Lettuce is a vegetable highly susceptible to water loss, which reduces its shelf life and increases the final cost to the consumer. The aim of this study was to evaluate the effects of hydrocooling on the postharvest shelf life of butter lettuce 'Vitória de Santo Antão'. The lettuce heads, after selection, were subjected to the following treatments: T1= hydrocooling followed by storage at 5°C in the cold chamber; T2= storage in the cold chamber at 5°C without hydrocooling; T3= hydrocooling followed by storage at 22°C and T4= storage at 22°C without hydrocooling. We determined the shelf life, leaves mass loss, chlorophyll content, relative water content, total soluble sugars content, reducing sugars, non-reducing sugars and starch. The data were analyzed in split plot in a randomized block design with four replications. The hydrocooling was effective in slowing down the visual wilting of the leaves at 5 and 22°C, extending the shelf life. The hydrocooling combined with storage at 5°C maintained the leaves water balance, keeping them hydrated during storage, causing an increase of 20% in the marketing of the product, from 5 days in lettuces without hydrocooling, to 6 days when these were subjected to hydrocooling. No effect of hydrocooling in the chlorophyll content, total soluble sugars, reducing sugars, non-reducing sugars and starch of leaves was observed in any of the storage temperatures. The hydrocooling at 4°C during 5 minutes, followed by storage at 5°C is an effective technique to maintain the leaves water balance, promoting longer shelf life.
Species from Capsicum genus are used for different purposes and in more recent years as ornamental potted plant. Despite the increased commercial importance, there are only a few studies on the environmental factors affecting the post-production shelf life of these ornamental plants. The presence of ethylene induces various responses on potted peppers, reducing the shelf life of sensitive cultivars. This study aimed to evaluate the effects of ethylene and the inhibitors of ethylene action, 1-methylcyclopropene (1-MCP) and silver thiosulfate (STS) on the shelf life of potted 'Calypso' and 'MG 302' peppers. Cultivar 'MG 302' showed intermediate sensitivity to ethylene action, while the cultivar 'Calypso' showed complete abscission of leaves when exposed to ethylene. In both cultivars, treatment with STS + Ethylene presented symptoms of phytotoxicity in plants, while treatment with 1-MCP + Ethylene was effective in delaying senescence and abscission for the cultivar 'MG 302', while cultivar 'Calypso' showed abscission similar to control plants. Plants treated with STS showed the longest durability when compared to the other treatments, about six days for 'Calypso' and 18 days for 'MG 302'. Nevertheless, plants treated with 1-MCP also exhibited good shelf life, about six days for 'Calypso' and nine days for the 'MG 302'. Although the treatment with STS was more efficient on the plants shelf life, did not completely block the action of ethylene and exhibited some phytotoxicity, while the treatment with 1-MCP had good efficiency without inducing any toxicity.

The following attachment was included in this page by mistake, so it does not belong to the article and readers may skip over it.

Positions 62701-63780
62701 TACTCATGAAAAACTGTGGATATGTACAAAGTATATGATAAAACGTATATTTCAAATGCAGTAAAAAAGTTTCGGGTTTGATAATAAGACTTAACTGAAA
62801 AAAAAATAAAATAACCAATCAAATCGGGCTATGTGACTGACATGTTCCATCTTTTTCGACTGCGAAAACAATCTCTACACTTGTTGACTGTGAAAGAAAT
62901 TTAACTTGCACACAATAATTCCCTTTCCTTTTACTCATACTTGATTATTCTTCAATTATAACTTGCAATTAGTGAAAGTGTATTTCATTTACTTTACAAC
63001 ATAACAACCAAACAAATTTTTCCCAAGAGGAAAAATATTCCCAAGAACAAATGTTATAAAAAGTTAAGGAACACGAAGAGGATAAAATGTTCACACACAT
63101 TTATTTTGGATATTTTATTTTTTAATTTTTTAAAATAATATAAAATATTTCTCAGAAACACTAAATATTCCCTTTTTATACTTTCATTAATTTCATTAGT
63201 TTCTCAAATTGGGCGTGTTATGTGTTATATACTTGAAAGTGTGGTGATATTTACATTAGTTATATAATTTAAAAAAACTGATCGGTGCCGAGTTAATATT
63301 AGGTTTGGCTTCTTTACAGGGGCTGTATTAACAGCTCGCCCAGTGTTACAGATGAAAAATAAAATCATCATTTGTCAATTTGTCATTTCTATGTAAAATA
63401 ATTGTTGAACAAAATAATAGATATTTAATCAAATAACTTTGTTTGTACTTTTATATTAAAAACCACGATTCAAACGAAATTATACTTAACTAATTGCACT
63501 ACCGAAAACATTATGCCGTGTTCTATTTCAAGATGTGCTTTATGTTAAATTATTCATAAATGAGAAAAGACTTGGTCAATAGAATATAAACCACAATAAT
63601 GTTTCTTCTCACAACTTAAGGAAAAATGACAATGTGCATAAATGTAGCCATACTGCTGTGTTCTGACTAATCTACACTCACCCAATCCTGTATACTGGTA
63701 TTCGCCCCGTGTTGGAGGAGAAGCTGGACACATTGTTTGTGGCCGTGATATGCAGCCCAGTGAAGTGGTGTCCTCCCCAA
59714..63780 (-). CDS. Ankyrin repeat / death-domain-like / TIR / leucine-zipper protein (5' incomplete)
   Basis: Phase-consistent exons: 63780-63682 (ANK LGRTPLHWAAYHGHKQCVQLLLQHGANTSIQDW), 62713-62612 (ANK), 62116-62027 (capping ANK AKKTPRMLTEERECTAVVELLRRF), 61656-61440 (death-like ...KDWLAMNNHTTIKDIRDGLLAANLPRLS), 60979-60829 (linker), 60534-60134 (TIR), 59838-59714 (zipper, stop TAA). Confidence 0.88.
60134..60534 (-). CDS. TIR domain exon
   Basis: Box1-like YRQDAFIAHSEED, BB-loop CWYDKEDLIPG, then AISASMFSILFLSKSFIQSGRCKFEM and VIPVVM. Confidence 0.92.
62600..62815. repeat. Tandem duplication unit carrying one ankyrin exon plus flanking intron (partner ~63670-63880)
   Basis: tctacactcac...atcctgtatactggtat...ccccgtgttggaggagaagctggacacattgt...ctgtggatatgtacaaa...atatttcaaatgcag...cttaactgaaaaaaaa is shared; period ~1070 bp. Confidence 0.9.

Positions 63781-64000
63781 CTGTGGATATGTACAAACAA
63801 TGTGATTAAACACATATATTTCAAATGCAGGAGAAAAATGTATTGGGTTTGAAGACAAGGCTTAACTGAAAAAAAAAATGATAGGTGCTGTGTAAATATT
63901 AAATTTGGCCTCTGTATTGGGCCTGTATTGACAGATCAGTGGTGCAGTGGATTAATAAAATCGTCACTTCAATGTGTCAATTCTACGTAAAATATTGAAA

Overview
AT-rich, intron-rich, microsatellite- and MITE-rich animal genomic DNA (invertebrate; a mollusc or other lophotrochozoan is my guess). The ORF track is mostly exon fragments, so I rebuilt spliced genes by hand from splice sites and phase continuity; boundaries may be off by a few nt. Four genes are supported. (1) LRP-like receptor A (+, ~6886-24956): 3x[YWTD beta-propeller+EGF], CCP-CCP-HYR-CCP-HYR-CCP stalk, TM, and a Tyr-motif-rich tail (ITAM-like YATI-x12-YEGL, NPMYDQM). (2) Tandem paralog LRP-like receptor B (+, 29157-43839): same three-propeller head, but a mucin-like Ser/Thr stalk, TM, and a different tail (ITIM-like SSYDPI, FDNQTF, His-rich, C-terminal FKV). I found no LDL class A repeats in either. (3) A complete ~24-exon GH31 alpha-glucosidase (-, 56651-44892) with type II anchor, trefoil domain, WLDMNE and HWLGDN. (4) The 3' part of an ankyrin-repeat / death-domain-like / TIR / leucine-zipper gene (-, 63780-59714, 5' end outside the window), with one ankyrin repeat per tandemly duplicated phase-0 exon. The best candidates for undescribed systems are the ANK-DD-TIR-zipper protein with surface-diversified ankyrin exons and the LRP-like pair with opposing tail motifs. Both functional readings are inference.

The breakdown of dormancy and early sprouting is one of the main causes of losses of stored potatoes. Sprouting control becomes important especially when tubers are submitted to long-term storage for further processing by the potato industry. The objective of this work is to evaluate the effect of organic sprout inhibitors, eugenol and menthol essential oils, on the suppression of growth on non-dormant 'Asterix' tubers stored at 8 °C. Administration of eugenol and menthol essential oils reduced the number and the length of sprouts during cold storage up to fifty days. Nevertheless, the essential oils stimulated the break of bud apical dominance, stimulating auxiliary buds growth. The effect of the oils was restricted to inducing necrosis of superficial sprout cells without any apparent effect on the skin periderm structure. Repeated applications of oils are necessary to prolong the inhibitory effects of the essential oils on sprouts growth.
Selenium (Se) is considered a beneficial element in higher plants when provided at low concentrations. Recently, studies have unveiled the interactions between Se and ethylene metabolism throughout plant growth and development. However, despite the evidence that Se may provide longer shelf life in ethylene-sensitive flowers, its primary action on ethylene biosynthesis and cause-effect responses are still understated. In the present review, we discuss the likely action of Se on ethylene biosynthesis and its consequence on postharvest physiology of cut flowers. By combining Se chemical properties with a dissection of ethylene metabolism, we further highlighted both the potential use of Se solutions and their downstream responses. We believe that this report will provide the foundation for the hypothesis that Se plays a key role in the postharvest longevity of ethylene-sensitive flowers.
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